Preliminary findings from a study with sunitinib reported at the ASCO Annual Meeting suggest that it might be possible to tweak the dosage of chemotherapy drugs used to treat HIV-positive cancer patients to achieve therapeutic benefit. Given the type of drug cocktail patients use to treat their HIV, much more or considerably less chemotherapy may be warranted, said the researchers, part of the NCI-supported AIDS Malignancy Consortium.
The lead investigator, John F. Deeken, MD, a medical oncologist at Georgetown Lombardi Comprehensive Cancer Center, said in a news release that the early analysis is important because it highlights the Catch-22 that many HIV-infected cancer patients face.
“Cancer unrelated to AIDS is rapidly increasing in HIV-positive patients, yet many oncologists do not know how to treat these cancers, and these patients are also excluded from cancer clinical trials,” he said.
“While such caution is understandable, it may be scientifically unjustified as well as fundamentally unfair, and this study is designed to help guide treatment for these patients.”
For reasons still unclear, cancers that are unrelated to HIV infection are growing at an alarming rate in these patients, compared with the general HIV-negative population, he noted. These non-AIDS-defining cancers are also more aggressive, occur at younger ages, have higher rates of relapse, and result in poorer outcomes. For example, HIV patients are 13 to 31 times more likely to develop Hodgkin's lymphoma, they have a seven times higher rate of developing liver cancer, and three times the rate of developing lung or head and neck cancers.
“A key challenge in treating these patients is that anti-HIV medicines are notorious for causing drug-drug interactions. Such interactions with anti-cancer chemotherapy drugs could lead to serious side effects and toxicities in patients,” Dr. Deeken said.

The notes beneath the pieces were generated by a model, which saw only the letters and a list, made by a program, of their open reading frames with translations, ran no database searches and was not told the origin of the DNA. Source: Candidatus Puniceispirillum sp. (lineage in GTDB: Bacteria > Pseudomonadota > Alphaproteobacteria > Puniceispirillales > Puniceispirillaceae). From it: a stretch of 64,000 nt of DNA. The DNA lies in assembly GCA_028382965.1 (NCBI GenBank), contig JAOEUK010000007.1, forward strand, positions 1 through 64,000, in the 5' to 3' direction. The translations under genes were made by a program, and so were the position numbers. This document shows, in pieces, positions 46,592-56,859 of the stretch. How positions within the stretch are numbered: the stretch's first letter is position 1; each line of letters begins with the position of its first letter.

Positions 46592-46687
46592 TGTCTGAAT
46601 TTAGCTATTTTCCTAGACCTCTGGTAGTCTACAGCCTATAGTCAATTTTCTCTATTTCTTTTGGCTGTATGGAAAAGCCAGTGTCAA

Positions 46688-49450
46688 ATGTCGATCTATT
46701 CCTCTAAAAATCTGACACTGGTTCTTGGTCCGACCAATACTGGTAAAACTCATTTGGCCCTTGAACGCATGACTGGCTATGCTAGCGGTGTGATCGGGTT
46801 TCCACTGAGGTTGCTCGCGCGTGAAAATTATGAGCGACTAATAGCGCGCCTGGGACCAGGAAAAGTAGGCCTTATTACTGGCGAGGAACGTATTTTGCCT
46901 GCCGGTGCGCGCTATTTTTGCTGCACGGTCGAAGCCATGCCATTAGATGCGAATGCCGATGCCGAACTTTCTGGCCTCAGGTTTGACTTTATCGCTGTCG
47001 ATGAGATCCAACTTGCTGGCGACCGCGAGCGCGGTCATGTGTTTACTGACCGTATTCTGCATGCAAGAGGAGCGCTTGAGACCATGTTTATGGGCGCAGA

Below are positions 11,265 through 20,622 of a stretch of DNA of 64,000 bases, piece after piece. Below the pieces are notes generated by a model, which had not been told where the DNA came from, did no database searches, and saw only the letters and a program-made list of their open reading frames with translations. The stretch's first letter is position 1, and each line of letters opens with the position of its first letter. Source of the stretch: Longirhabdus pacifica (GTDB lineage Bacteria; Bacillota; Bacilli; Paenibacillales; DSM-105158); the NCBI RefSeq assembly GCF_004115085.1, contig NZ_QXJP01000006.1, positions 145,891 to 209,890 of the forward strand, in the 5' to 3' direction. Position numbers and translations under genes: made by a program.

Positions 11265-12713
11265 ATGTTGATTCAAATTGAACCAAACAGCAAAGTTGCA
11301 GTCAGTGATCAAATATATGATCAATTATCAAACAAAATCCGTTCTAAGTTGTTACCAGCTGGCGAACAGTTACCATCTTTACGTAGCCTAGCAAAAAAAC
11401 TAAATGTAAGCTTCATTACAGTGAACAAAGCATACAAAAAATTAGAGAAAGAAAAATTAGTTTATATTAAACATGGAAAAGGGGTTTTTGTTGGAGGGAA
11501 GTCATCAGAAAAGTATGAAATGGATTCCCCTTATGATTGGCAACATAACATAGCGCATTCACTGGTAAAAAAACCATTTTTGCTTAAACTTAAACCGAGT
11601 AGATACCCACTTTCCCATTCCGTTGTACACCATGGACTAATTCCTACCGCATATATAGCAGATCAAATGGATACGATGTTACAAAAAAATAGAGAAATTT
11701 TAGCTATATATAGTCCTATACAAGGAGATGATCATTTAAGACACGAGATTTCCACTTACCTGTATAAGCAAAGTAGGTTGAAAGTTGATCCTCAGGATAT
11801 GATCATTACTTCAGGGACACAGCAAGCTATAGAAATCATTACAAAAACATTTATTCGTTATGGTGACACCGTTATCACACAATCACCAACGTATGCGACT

The study, included in ASCO's first-ever Trials in Progress Poster Session, is testing the safety of sunitinib and has enrolled HIV patients into two groups: Those using non-nuceleotide analog reverse transcription inhibitors in their drug cocktail; and those using ritonavir-based protease inhibitor cocktail therapy.
The news release explains that the Consortium chose to study sunitinib because this oral medication was approved to treat kidney cancer, which is occurring at a higher rate among HIV patients, and is being studied in other cancer types that also affect these patients, such as lung and colorectal. The study is being sponsored by the NCI's Division of Cancer Treatment and Diagnosis under a Clinical Trials Agreement with Pfizer for sunitinib.
Sunitinib is a “prodrug” that requires the CYP450 family of enzymes in the liver to activate the drug for it to be effective. The drugs used in the first group are not known to inhibit the liver enzymes, but agents used in the second group are known to inhibit enzyme activity, which means that cancer drugs that also use these enzymes could become too potent and therefore toxic, Dr. Deeken said.
Early findings from the nine patients enrolled to date indicate that the patients in the first group are tolerating standard sunitinib therapy, he reported. In fact, the HIV cocktail used by some in the first group may be inducing liver enzyme activity, which suggests that higher doses of sunitinib might be warranted in these patients. It also appears that a low dose of sunitinib in the second group of patients is being highly activated, implying that these patients could benefit from an even lower dose of chemotherapy.
The study will test the effects of different doses of sunitinib in participants, watching for toxicity as well as effectiveness.
“These are early days, but we hope the information we learn from this study will help these cancer patients get the therapy they want and need, as well as have access to clinical trials of the newest agents,” Dr. Deeken said.
The AIDS Malignancy Clinical Trials Consortium, which includes approximately 37 clinical trials sites worldwide, is an NCI-supported clinical trials group funded in 1995 to support innovative trials for AIDS-related cancers. Sites that have enrolled patients in this NCI-funded study include Georgetown, Beth Israel/Deaconess Medical Center, the University of Pennsylvania, Virginia Mason Medical Center, and Washington University in St. Louis.